Objective: The study evaluated the hypolipidemic and anti-inflammatory potential of the hydroalcoholic extract of P. Aculeata (HEPa/EtOAC) in Wistar rats fed with Westernized diet. Methods: The experiment was approved by the Ethics Committee (Federal University of Pernambuco-23076.027165 / 2010-21). The hydroalcoholic extract (HEPa/EtOAc) was obtained from the aerial parts of P. Aculeata and portioned by acetate/ethanol in different concentrations. 36 male Wistar rats were initially divided into two groups: Control (C, n = 6), fed a commercial diet (26g / 100g of protein; 63g / 100g of carbohydrates; 11g / 100g of lipids) and Westernized (W; n = 30) – fed an experimental diet (15g / 100g of protein; 51g / 100g of carbohydrates; 34 g/100g of lipids) receving water ad libitum. After 4 months of diet, W group was arbitrarily redistributed into six subgroups according to water supplementation, or different extracts concentrations: (n = 6 animals/group): W- distilled water (1mL/kg; po); WG – genfibrozil (140 mg/kg; p.o.); W35- 35 mg/kg; W70 – 70 mg /kg; p.o. and W140- 140 mg/kg; p.o for 30 days. The lipid profile and pro-inflammatory cytokines were analyzed. Results: The westernized diet caused dyslipidemia and the treatment with HEPa-EtOAc (140mg / kg), promoted a significant reduction in the concentration of pro-inflammatory cytokines, in total cholesterol, in the LDLc and serum triglycerides. Conclusion: The reduction of dyslipidemia and pro-inflammatory cytokines from the of P. Aculeata extract corroborate the ethnopharmacological potential of the plant, already used by the population for hypoglycemic purposes.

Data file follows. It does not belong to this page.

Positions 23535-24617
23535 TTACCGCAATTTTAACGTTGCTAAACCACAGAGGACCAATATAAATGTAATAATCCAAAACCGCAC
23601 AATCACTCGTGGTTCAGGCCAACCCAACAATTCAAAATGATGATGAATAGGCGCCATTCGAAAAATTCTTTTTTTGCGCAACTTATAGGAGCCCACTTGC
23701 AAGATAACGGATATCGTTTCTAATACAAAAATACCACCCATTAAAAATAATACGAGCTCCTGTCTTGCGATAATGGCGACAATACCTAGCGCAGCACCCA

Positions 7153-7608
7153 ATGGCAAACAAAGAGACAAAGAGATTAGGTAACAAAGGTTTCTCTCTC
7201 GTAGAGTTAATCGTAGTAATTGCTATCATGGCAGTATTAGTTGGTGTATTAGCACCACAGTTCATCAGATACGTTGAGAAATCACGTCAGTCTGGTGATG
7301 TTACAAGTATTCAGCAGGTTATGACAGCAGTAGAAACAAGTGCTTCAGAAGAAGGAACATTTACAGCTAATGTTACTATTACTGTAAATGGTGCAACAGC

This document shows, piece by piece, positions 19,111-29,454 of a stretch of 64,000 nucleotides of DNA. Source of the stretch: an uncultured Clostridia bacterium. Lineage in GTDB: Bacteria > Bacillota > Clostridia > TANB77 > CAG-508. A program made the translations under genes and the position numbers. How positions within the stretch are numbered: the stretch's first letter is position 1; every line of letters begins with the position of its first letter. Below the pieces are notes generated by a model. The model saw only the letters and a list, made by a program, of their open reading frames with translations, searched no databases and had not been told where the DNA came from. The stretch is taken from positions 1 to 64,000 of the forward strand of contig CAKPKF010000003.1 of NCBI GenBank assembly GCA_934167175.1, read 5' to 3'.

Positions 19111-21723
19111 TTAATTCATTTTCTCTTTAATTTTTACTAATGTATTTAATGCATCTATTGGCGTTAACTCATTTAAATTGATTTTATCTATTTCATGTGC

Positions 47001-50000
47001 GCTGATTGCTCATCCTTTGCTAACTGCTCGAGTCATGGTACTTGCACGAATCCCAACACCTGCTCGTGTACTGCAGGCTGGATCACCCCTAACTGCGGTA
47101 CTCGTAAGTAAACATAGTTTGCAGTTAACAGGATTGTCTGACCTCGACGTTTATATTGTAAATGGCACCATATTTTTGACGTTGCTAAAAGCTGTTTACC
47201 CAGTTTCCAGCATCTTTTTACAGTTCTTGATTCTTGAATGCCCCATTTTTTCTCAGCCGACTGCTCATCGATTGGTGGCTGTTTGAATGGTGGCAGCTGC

Infectious diseases are the most common causes of morbidity and mortality in developing countries. Nowadays, medicinal plants play a major role in treatment of infectious diseases and they are easily available and more affordable as compared to synthetic compounds. The emerging trends of multidrug resistance among several groups of microorganisms against different classes of antibiotics led different researchers to develop efficient drugs from plant sources to counter multidrug resistant strains. This study investigated two different concentration of methanol extracts of stem bark of Prosopis cineraria to determine their efficacy against multidrug resistant microbes. Powdered barks of the tree were treated with methanol using hot extraction method. Crude methanol extracts of the bark of P. cineraria was investigated for their antibacterial activity against a wide range of bacteria (both gram-positive and gram-negative) by disc diffusion method. Ciprofloxacin was used as standard. Multidrug resistant (MDR) strains of Bacillus subtilis (ATCC 6633), E. coli (ATCC 8739), Salmonella enterica (ATCC 14028), Staphylococcus aureus (ATCC 6538), Pseudomonas aeruginosa (ATCC 27853) were used in the study. The methanolic bark extracts of P. cineraria showed a remarkable inhibition of the microorganisms. The potency shown by these extracts recommends their use against multidrug resistant microorganisms. The present study suggests that the methanol extract of the stem bark of P. cineraria exhibited a potential antibacterial activity against the tested microorganisms and could be a potential source of new antimicrobial agents.